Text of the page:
I had a lot of these disjointed scenes when I wrote my first novel, ‘Jenny.’ I keep it all in a folder I’ve labeled, “Vignettes.” When I’d get to the part of the story where those scenes are needed, I go in and copy and paste them. Sometimes they need a little work, of course. Often, things change while you’re writing the book, but the gist of it is there. Just lift it out and stick it in the right place. It’s like doing a jigsaw puzzle. I think I’ll call it, “Jigsaw Writing.”

It works for me for a couple of reasons. First, as I’ve mentioned, I need to get these scenes down while they are still fresh in my mind. But also because it keeps things from getting too boring. Sometimes there are scenes that are not particularly exciting to write, but they are important to the story none the less. It helps to leave them for a bit and jump into a more exciting part of the story. Once you’ve gotten that out of your system it’s easier to go back and write that less exciting part of your book. Or maybe you’re stuck. Jump ahead and write a scene that might happen ten more chapters into the story. The great thing is, you’ll still be making progress on the book.

There aren’t any rules on how you should write a novel. Who says you have to be linear? Try Jigsaw Writing.


I’m starting to get lazy about the cartoons! I’ll make sure I think of one for next week. I promise.


6 responses to “Jigsaw Writing

  1. Jigsaw is my favorite means of plotting a book. I write the story in scenes from different character’s POV, and make a note in a master list of who and what they are doing. It can be an adventure piecing it together if I’ve been working on it for a year or two…

  2. I Just did this yesterday. I cannot get moving on the “next in line” chapter, so I wrote another chapter that I hope will still be able to be used later. If not, well, at least I wrote something instead of being stuck for another day. I’m glad I’m not the only one to do this.

    What do you do if the piece doesn’t end up jiving with what you already have written by thy time you get to it? How much editing is too much? Where do you drop the piece as non-cannon to your story? Thanks for the blogs.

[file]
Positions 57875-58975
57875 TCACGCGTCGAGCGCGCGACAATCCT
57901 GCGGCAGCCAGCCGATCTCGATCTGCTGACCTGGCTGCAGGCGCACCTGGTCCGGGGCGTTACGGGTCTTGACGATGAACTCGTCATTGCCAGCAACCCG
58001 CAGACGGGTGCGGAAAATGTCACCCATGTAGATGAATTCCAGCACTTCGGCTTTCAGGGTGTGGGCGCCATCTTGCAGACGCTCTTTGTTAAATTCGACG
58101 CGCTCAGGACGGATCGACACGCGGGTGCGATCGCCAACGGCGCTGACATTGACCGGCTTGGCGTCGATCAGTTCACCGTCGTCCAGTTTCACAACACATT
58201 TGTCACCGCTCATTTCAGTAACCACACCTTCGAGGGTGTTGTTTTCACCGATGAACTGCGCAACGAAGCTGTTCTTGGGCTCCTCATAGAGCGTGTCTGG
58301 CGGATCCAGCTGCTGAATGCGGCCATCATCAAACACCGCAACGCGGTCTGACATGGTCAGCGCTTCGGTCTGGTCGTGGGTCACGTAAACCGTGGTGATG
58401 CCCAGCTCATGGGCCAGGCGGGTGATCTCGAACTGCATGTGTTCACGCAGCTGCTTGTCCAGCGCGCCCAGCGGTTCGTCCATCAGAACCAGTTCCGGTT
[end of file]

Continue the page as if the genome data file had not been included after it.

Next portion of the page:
• Tiffanie, if you’ve got your story outlined in your head, at least the basic idea of where you’re going, the chapter you wrote ahead shouldn’t be drastically different from the rest of the book. Names may have to be changed…places, maybe. Things like that. But as I said in the blog, the gist of it should be there.
      In my book, ‘Jenny,’ there is a section where a woman is thinking about her life and how badly she had screwed it up. I had written that for a man. But I realized it was perfect for my character, Laura Lynn. By simply changing a few things it fit perfectly.
      And even if you can’t use all of what you wrote, I’d guarantee that you would be able to salvage something.

  3. Yay! I love George. But I’m giggling over the mental image I get when I picture a wiggling train. Love the simile.
    And I don’t just jigsaw write, I write backwards, forwards, sideways, and sometimes while knitting. Whatever works.

    • Yeah, George is back. And he’s mad! Now, I don’t know where you’re going with that “wiggling worm” mental image. Maybe I’d rather not know.

  4. People actually use many different languages in order to communicate.
    After all, these artists generally have big budgets behind them.
    A singer, songwriter, producer who is also into fashion and movies.

Leave a Reply

Your email address will not be published.